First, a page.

Seeds are tiny yet they contain all the nutrients and energy needed to grow beautiful plants bursting with leaves, flowers and berries. It’s no surprise that these tiny powerhouses of nutrition are also jam-packed with the things we need to help maintain our health, vitality and happiness!

While every seed has a slightly different nutritional profile, they all share some similar properties. In this blog post, we’ll look at the wonderful benefits seeds can bring to our diets and take a closer look at some of our favourites.

1. Seeds are full of important heart-healthy fats

All seeds contain varying amounts of monounsaturated fats which increase ‘good’ HDL cholesterol in our body, alongside polyunsaturated fats which help lower the bad ‘LDL’ cholesterol.

Eating more healthy fats like seeds in place of unhealthy saturated fats is key to protecting against heart disease.

Fats are also essential for helping us absorb fat-soluble vitamins—K, D, A and E—another reason to start adding seeds to your diet!

2. They are rich in essential fatty acids

Essential fatty acids like omega-3 and omega-6 cannot be made by the body – so you have to get them from food.

Omega-3 has been linked to a healthier heart[1], joints[2] and brain[3], as well as helping ease skin conditions[4] such as eczema and psoriasis. Omega-6 helps keep blood sugar in check[5] by improving the body’s sensitivity to insulin.

It’s important to have a balance of both omegas, but unfortunately most of us don’t eat enough omega-3. Eating more seeds is an ideal way to change this!

Brown linseeds (like those found in Vogel’s bread) are one of the best plant-based sources of omega-3 available. We soak all our seeds for 12 hours before baking to make sure all of the goodness inside the shell can be absorbed by the body.

3. Seeds are rich in protein

For something so small, seeds provide a surprisingly large amount of protein!

For anyone on a vegetarian or vegan diet, it’s important to eat a range of different plant-based protein sources to get the full range of amino acids needed to form a complete protein. Snacking on a range of seeds throughout the week is a super simple way to do this, alongside other protein sources like legumes and grains.

Some seeds (including chia seeds and hemp seeds) even contain a complete source of protein. Hemp seeds contain around 11g of protein per serving!

  

4. Seeds are great sources of fibre

All seeds are rich in dietary fibre, helping keep your digestive system running smoothly and maintain a healthy gut, which is important for supporting your immune system.

Most of us don’t get enough fibre but adding a small serving of seeds to your diet each day can really help! Just one serving of chia seeds contains around 6g of the recommended 30g of fibre per day. In second place is linseeds giving 5g and poppy seeds with around 4g.

5. They are packed with vitamins and minerals

When you think about how tall a sunflower can grow, you can imagine how nutrient-dense a tiny seed must be! All seeds contain vitamins A, B, C and E along with the minerals calcium, magnesium, potassium, zinc, iron, selenium and manganese in varying amounts. These are all important for maintaining a healthy body.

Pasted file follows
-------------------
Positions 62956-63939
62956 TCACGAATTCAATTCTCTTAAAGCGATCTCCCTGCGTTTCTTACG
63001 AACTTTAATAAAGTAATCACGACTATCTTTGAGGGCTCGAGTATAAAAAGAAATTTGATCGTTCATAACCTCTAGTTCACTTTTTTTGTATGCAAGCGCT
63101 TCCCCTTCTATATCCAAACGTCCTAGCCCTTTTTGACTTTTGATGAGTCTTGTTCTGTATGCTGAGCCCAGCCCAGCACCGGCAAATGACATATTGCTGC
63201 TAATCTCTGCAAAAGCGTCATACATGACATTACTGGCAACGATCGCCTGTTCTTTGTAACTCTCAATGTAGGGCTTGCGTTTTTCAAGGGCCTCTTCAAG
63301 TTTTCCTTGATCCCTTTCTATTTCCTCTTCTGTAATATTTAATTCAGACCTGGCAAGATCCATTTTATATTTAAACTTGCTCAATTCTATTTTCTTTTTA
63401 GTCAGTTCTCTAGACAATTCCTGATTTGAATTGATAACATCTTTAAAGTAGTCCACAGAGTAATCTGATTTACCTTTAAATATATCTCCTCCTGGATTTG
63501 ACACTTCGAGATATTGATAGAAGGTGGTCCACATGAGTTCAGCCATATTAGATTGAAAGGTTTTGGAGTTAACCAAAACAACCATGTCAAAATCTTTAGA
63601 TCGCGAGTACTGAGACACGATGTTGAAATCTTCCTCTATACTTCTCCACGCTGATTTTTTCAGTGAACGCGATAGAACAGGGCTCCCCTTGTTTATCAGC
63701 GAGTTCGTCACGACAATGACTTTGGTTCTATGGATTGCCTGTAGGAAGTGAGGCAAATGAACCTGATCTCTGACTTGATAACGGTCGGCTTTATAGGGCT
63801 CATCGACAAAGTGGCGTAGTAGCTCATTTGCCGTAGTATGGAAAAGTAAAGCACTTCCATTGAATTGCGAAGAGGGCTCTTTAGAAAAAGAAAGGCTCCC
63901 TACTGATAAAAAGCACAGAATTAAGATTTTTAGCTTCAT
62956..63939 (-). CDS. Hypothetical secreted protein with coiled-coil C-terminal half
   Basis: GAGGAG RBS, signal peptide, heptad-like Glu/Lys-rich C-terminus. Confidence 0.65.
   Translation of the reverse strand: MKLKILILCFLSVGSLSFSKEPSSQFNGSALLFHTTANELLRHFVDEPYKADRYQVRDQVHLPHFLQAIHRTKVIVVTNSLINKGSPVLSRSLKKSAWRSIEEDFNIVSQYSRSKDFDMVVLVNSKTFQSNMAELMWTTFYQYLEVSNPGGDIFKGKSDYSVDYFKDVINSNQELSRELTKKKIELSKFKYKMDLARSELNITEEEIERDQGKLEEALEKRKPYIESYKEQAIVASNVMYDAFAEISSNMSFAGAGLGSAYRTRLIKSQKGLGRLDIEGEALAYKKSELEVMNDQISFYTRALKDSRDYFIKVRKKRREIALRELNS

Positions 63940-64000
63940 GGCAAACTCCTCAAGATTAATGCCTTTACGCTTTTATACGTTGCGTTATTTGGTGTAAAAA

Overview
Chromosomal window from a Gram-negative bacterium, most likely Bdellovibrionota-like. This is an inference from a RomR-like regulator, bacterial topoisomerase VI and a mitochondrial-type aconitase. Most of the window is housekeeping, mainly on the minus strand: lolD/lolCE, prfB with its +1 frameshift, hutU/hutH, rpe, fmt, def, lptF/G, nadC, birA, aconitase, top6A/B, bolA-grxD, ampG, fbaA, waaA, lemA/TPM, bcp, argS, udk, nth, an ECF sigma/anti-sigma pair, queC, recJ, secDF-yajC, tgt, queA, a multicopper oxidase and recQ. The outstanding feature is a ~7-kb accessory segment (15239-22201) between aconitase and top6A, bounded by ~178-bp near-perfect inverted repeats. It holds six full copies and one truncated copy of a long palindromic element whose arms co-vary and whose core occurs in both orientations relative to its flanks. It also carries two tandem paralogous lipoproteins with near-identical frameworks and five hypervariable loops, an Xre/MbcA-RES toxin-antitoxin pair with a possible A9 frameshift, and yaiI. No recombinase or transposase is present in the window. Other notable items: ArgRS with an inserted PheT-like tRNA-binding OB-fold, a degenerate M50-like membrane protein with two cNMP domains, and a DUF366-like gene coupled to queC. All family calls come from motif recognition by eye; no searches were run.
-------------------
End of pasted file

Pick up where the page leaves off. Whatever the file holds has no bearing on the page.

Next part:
Sunflower seeds in particular are an amazing source of B Vitamins including folate, which helps to promote a healthy immune system and is important for people who are pregnant.

Pumpkin seeds provide nearly half the recommended dosage of magnesium in just 30g. They are also a rich source of zinc, which is vital for eye and skin health, cell growth and immunity.

Sesame seeds are a fantastic source of calcium for anyone on a dairy-free diet.

6. Seeds can help you manage your weight

Seeds are naturally a low GI food – they are an excellent source of slow-release energy, which helps to keep blood sugar levels stable and you feel fuller for longer.

7. They may reduce inflammation and help protect against disease

Studies have found that consuming seeds five or more times per week was associated with lower levels of inflammation—which may be why eating seeds is also related to a reduced risk of several chronic diseases.

Add seeds to your diet for a great way to give your immune system a helping hand!

8. They’re versatile and delicious!

Seeds add a delicious, nutty crunch to all sorts of foods. You can sprinkle them onto your breakfast or add to muffins and bread. In fact, vegans can make an easy egg replacement when baking by mixing one tablespoon of linseeds or chia seeds with two tablespoons of water.

You don’t need to eat very many seeds to reap the benefits. A typical serving size is around one tablespoon (7 grams) and you can easily eat them as a snack. Roast them with your favourite seasoning for a delicious movie-night snack or keep a jar on your desk for a quick energy boost!

Our Vogel’s bread is packed full of nutrient-dense seeds, making it easy to get a healthy serving of seeds into your daily diet.

[1] https://www.heartuk.org.uk/low-cholesterol-foods/omega-3-fats

[2] http://blog.arthritis.org/living-with-arthritis/omega-3-fatty-acids-arthritis/

[3] https://www.heart.org/en/news/2019/11/12/omega-3-may-boost-brain-health-in-people-with-a-common-heart-disease

[4] https://journals.sagepub.com/doi/abs/10.1177/1203475420929925

[5] https://www.health.harvard.edu/newsletter_article/no-need-to-avoid-healthy-omega-6-fats